Alcoholism and addiction have both similar and unique signs and symptoms, some more obvious than others. Certain risk factors may also increase your likelihood of substance dependency. Do you know the signs?
Signs of Alcoholism
- Temporary memory loss known as blackouts.
- Irritability, depression, or mood swings.
- The tendency for recurring arguments.
- Use of alcohol to manage your mood (i.e. to relax, cheer up, feel “normal”).
- Any of the following after you stop drinking: anxiety, nausea, headache, or any other unpleasant physical symptoms.
- Use of alcohol in secret, alone, or in the mornings.
- Flushed skin (broken capillaries on the face).
- Deepening of voice.
- Tremors in hands.
- Blood in stool, black/tarry stool, or chronic diarrhea.
- Vomiting blood.
Signs of Addiction
- Drinking or using drugs more than the time period originally intended.
- Changes to routines or behaviors: including neglecting other activities and responsibilities.
- Decrease in performance at work or school including reduced attendance.
- The increase of serious risk taking.
- The decline of relationships with family, friends, and/or professional relationships.
- Creating isolation and secrecy to conceal behavior.
- Changes in physical appearance including deterioration and hygiene.
- Increased tolerance to substances, needing more than the time before to have the same reaction.
Knowing the signs and symptoms may help you identify a problem, but it is also important to know what risk factors increase the likelihood of developing alcoholism or addiction.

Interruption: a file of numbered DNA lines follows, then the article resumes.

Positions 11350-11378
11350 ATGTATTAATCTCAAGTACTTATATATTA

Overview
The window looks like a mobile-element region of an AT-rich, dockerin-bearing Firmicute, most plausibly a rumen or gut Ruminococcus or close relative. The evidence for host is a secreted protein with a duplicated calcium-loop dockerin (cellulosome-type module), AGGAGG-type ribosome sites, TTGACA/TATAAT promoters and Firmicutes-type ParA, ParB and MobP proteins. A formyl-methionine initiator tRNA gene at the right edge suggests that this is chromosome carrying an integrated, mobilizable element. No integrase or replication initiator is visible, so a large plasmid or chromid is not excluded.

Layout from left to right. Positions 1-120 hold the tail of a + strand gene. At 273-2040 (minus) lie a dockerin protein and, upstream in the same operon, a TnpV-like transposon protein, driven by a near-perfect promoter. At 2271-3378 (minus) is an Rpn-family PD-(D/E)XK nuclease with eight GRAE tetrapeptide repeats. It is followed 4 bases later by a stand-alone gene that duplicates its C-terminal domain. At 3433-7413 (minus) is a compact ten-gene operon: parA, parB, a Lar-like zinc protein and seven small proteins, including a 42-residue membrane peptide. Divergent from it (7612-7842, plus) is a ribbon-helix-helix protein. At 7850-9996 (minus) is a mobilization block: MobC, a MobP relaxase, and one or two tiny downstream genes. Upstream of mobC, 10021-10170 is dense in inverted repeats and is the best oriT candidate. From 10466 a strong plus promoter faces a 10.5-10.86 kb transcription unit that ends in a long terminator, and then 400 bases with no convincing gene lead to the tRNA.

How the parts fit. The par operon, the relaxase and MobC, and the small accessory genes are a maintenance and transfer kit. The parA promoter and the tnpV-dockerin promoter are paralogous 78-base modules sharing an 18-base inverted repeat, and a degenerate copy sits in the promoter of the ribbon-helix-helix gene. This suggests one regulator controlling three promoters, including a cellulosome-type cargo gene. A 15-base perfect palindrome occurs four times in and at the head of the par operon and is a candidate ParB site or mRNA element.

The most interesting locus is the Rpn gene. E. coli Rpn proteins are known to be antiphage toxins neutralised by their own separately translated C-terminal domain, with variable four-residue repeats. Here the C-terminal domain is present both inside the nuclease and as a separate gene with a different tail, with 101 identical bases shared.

- Your genetics and family history may put you at a higher risk for addiction and alcohol abuse. If a family member suffers from either disease your chances of also becoming addicted increase.
- Depending on your age, you may be at greater chance of developing alcohol dependency or addiction. Adolescents have a considerably higher chance of developing an addiction because of their inclination towards risky behaviors. Additionally, the younger you begin using drugs or alcohol, the higher the likelihood you will develop dependence.
- Your psychological health history is a key indicator of your likelihood to develop a substance abuse problem. People with a history of anxiety, depression, self-esteem issues and other mental health conditions suffer from alcoholism and drug addiction at a higher rate than those with no mental health conditions. Often times, abuse worsens pre-existing psychological conditions.
- The cohorts, or people with whom you choose to associate, can increase your chances of becoming addicted. Drug and alcohol abuse amongst your peers, family, or friends can increase your acceptance of the behavior and eventually lead to your own substance abuse.
- Stress levels are a common factor in drug and alcohol abuse. When used as a coping mechanism to unwind, there is an increased likelihood of developing long-term dependency.
- The substance used can greatly increase your likelihood of dependency and addiction. For example, drugs that are injected or smoked may have a higher risk for abuse and dependency because the effects to the brain are felt faster than drugs that are consumed by the mouth.
If you or someone you love is at an increased risk or identifies with the symptoms listed it, is important to seek help. Free By The Sea offers a range of resources and treatments for a variety of conditions. Get help today. Call (360) 777-7050.